IDEAS home Printed from https://ideas.repec.org/p/bdr/borrec/362.html
   My bibliography  Save this paper

El Impacto Del Tratado De Libre Comercio Con Estados Unidos (Tlc) En La Balanza De Pagos Hasta 2010

Author

Listed:
  • Jorge Toro
  • Gloria Alonso
  • Pilar Esguerra
  • Daira garrido
  • Ana María Iregui
  • Enrique Montes
  • Juan Mauricio Ramírez

Abstract

Este trabajo evalúa el posible impacto del Tratado de Libre Comercio entre Colombia y Estados Unidos sobre los principales rubros de la balanza de pagos, para el período 2007 - 2010. Para la estimación de los efectos del TLC sobre el comercio de bienes se utilizó un Modelo Multisectorial de Equilibrio General. Adicionalmente, se usaron otros métodos de proyección para las cuentas de servicios y para la inversión extranjera directa (IED). Los resultados muestran que el TLC generaría un aumento del comercio total de Colombia de más de tres puntos del PIB, y un aumento de la IED superior a US$2.300 millones. Puesto que estas proyecciones se circunscriben a un horizonte de tiempo específico, la evaluación de dicho impacto es parcial y posiblemente subestima el efecto total del acuerdo. Por una parte, no se tiene en cuenta el posible surgimiento de nuevas actividades de exportación o importación. Por otro lado, el cálculo de los flujos de IED inducidos por la firma del tratado son conservadores de acuerdo a la experiencia de otros países que han firmado tratados comerciales similares.

Suggested Citation

  • Jorge Toro & Gloria Alonso & Pilar Esguerra & Daira garrido & Ana María Iregui & Enrique Montes & Juan Mauricio Ramírez, 2006. "El Impacto Del Tratado De Libre Comercio Con Estados Unidos (Tlc) En La Balanza De Pagos Hasta 2010," Borradores de Economia 362, Banco de la Republica de Colombia.
  • Handle: RePEc:bdr:borrec:362
    DOI: 10.32468/be.362
    as

    Download full text from publisher

    File URL: https://doi.org/10.32468/be.362
    Download Restriction: no

    File URL: https://libkey.io/10.32468/be.362?utm_source=ideas
    LibKey link: if access is restricted and if your library uses this service, LibKey will redirect you to where you can use your library subscription to access this item
    ---><---

    Other versions of this item:

    References listed on IDEAS

    as
    1. José Anson & Olivier Cadot & Antoni Estevadeordal & Jaime de Melo & Akiko Suwa‐Eisenmann & Bolormaa Tumurchudur, 2005. "Rules of Origin in North–South Preferential Trading Arrangements with an Application to NAFTA," Review of International Economics, Wiley Blackwell, vol. 13(3), pages 501-517, August.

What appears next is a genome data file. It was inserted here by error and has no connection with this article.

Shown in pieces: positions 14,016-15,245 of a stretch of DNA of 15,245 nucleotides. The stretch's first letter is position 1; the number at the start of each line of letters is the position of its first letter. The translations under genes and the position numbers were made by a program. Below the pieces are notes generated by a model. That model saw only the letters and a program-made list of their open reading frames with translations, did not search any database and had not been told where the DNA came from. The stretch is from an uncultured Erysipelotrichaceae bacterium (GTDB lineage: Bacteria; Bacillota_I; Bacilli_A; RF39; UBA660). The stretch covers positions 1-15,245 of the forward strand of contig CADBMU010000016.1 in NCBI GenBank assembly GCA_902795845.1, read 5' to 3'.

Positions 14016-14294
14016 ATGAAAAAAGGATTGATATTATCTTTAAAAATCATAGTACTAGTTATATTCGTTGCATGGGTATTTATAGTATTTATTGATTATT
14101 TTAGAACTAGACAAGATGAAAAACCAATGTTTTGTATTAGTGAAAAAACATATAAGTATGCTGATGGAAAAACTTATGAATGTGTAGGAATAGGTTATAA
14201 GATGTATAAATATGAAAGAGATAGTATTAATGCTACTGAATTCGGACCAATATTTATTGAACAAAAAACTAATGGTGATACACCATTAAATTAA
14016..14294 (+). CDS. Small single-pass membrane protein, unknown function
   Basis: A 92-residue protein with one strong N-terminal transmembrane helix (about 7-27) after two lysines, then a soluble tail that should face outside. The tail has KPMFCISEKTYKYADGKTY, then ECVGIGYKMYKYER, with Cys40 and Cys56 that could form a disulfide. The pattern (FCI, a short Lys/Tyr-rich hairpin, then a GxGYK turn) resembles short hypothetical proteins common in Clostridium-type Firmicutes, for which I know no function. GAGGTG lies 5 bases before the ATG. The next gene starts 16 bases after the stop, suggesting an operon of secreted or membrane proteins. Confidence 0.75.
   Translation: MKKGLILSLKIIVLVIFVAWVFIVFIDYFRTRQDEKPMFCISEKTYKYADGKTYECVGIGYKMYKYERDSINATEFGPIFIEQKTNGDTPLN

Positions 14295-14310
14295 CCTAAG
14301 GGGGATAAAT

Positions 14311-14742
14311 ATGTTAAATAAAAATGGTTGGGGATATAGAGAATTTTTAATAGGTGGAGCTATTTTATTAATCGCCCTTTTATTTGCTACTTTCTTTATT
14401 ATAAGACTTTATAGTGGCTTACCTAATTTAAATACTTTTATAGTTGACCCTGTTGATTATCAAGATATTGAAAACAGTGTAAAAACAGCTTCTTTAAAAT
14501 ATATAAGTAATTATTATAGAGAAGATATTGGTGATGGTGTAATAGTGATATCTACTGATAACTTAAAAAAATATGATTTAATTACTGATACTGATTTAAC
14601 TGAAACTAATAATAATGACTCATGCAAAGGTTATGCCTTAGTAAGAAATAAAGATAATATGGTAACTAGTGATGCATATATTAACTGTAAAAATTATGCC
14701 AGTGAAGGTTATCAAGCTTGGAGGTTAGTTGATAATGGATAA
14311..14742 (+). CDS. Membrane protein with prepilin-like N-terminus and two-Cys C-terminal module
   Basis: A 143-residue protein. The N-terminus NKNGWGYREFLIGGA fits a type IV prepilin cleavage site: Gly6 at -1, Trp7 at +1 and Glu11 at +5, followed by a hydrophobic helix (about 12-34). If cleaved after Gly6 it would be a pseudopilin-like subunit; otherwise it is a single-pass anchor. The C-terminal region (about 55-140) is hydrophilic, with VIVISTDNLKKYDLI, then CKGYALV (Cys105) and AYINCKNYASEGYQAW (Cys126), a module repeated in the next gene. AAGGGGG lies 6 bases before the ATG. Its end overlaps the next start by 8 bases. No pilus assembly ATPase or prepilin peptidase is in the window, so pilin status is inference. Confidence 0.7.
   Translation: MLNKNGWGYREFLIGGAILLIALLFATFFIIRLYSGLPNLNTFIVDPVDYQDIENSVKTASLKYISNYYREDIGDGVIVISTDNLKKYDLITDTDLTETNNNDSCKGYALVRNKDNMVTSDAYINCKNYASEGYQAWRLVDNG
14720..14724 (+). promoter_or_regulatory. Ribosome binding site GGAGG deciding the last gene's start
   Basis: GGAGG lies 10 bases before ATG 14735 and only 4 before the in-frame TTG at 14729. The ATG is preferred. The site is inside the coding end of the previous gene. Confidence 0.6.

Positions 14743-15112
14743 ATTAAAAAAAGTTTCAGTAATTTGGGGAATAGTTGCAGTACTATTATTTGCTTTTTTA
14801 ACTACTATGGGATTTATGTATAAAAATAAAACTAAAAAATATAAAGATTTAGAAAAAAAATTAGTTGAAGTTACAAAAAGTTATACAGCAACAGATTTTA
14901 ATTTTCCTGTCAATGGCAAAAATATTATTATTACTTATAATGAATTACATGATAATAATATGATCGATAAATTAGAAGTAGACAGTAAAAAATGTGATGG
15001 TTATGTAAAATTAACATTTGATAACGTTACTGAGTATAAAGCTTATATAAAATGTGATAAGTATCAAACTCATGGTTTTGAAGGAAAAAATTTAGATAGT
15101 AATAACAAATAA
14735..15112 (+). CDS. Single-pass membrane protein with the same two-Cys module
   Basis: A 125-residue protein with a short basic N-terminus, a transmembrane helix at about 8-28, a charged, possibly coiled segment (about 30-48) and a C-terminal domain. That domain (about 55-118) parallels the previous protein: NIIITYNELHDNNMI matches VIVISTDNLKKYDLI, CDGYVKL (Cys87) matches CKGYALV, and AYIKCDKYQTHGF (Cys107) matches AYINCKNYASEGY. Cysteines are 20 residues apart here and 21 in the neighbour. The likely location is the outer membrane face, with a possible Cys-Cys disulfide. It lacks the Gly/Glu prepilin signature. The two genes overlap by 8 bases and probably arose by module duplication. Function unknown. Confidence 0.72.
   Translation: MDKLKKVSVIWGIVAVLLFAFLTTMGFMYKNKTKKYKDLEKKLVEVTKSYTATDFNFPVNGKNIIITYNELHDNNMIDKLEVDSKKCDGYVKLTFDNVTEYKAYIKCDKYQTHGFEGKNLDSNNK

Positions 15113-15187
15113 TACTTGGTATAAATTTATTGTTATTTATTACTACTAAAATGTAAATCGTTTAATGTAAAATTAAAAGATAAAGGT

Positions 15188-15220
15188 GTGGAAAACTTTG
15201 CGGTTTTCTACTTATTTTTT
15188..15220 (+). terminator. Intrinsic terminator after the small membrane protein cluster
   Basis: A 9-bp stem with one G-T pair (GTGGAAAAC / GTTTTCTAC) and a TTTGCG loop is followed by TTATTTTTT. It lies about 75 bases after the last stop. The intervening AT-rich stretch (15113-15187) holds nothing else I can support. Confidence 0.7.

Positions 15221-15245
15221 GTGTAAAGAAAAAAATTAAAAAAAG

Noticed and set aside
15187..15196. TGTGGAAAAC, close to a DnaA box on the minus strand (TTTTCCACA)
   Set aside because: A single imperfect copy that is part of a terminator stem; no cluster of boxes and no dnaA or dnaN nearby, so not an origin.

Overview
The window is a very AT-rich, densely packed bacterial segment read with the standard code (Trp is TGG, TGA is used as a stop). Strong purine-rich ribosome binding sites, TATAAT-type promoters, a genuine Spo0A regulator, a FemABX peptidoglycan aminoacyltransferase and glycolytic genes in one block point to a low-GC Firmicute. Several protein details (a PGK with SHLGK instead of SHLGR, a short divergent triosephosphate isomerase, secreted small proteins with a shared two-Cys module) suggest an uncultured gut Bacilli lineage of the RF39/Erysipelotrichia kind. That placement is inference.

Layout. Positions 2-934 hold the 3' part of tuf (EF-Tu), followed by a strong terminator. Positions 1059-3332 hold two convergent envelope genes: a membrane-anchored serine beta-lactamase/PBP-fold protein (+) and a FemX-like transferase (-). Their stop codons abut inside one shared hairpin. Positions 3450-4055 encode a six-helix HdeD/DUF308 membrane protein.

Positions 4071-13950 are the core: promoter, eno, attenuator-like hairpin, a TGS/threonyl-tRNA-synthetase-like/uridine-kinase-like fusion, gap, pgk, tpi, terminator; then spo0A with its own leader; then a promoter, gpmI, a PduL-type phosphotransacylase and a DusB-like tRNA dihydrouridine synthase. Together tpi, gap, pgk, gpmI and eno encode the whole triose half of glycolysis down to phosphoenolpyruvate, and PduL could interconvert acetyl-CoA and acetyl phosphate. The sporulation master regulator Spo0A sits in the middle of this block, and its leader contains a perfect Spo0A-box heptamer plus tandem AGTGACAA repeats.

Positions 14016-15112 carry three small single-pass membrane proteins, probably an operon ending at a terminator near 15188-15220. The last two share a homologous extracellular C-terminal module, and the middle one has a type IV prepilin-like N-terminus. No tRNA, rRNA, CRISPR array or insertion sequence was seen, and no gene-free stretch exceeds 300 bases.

2. repec:idb:brikps:8602 is not listed on IDEAS
    3. Maloney, William & Lederman, Daniel & Servén, Luis, 2011. "Lessons from NAFTA: For Latin America and the Caribbean," IDB Publications (Books), Inter-American Development Bank, number 345.
    4. repec:idb:brikps:8337 is not listed on IDEAS
    5. Ramirez, Miguel D., 2003. "Mexico under NAFTA: a critical assessment," The Quarterly Review of Economics and Finance, Elsevier, vol. 43(5), pages 863-892.
    6. Nicita, Alessandro, 2004. "Who benefited from trade liberalization in Mexico? Measuring the effects on household welfare," Policy Research Working Paper Series 3265, The World Bank.
    Full references (including those not matched with items on IDEAS)

    Citations

    Citations are extracted by the CitEc Project, subscribe to its RSS feed for this item.
    as


    Cited by:

    1. E.A. Haddad & J. Bonet & G.J.D. Hewings & F.S. Perobelli, 2009. "Spatial aspects of trade liberalization in Colombia: A general equilibrium approach," Papers in Regional Science, Wiley Blackwell, vol. 88(4), pages 699-732, November.

    Most related items

    These are the items that most often cite the same works as this one and are cited by the same works as this one.
    1. Julio Huato, 2005. "Maquiladoras and Standard of Living in Mexico Before and After NAFTA," Development and Comp Systems 0508006, University Library of Munich, Germany.
    2. Denis Medvedev, 2010. "Preferential trade agreements and their role in world trade," Review of World Economics (Weltwirtschaftliches Archiv), Springer;Institut für Weltwirtschaft (Kiel Institute for the World Economy), vol. 146(2), pages 199-222, June.
    3. Kym Anderson, 2005. "On the Virtues of Multilateral Trade Negotiations," The Economic Record, The Economic Society of Australia, vol. 81(255), pages 414-438, December.
    4. Jiandong Ju & Kala Krishna, 2005. "Firm behaviour and market access in a Free Trade Area with rules of origin," Canadian Journal of Economics/Revue canadienne d'économique, John Wiley & Sons, vol. 38(1), pages 290-308, February.
    5. Andrés Rodríguez-Clare, 2005. "Innovation and Technology Adoption in Central America," Research Department Publications 4395, Inter-American Development Bank, Research Department.
    6. Dinkelman, Taryn & Ranchhod, Vimal, 2012. "Evidence on the impact of minimum wage laws in an informal sector: Domestic workers in South Africa," Journal of Development Economics, Elsevier, vol. 99(1), pages 27-45.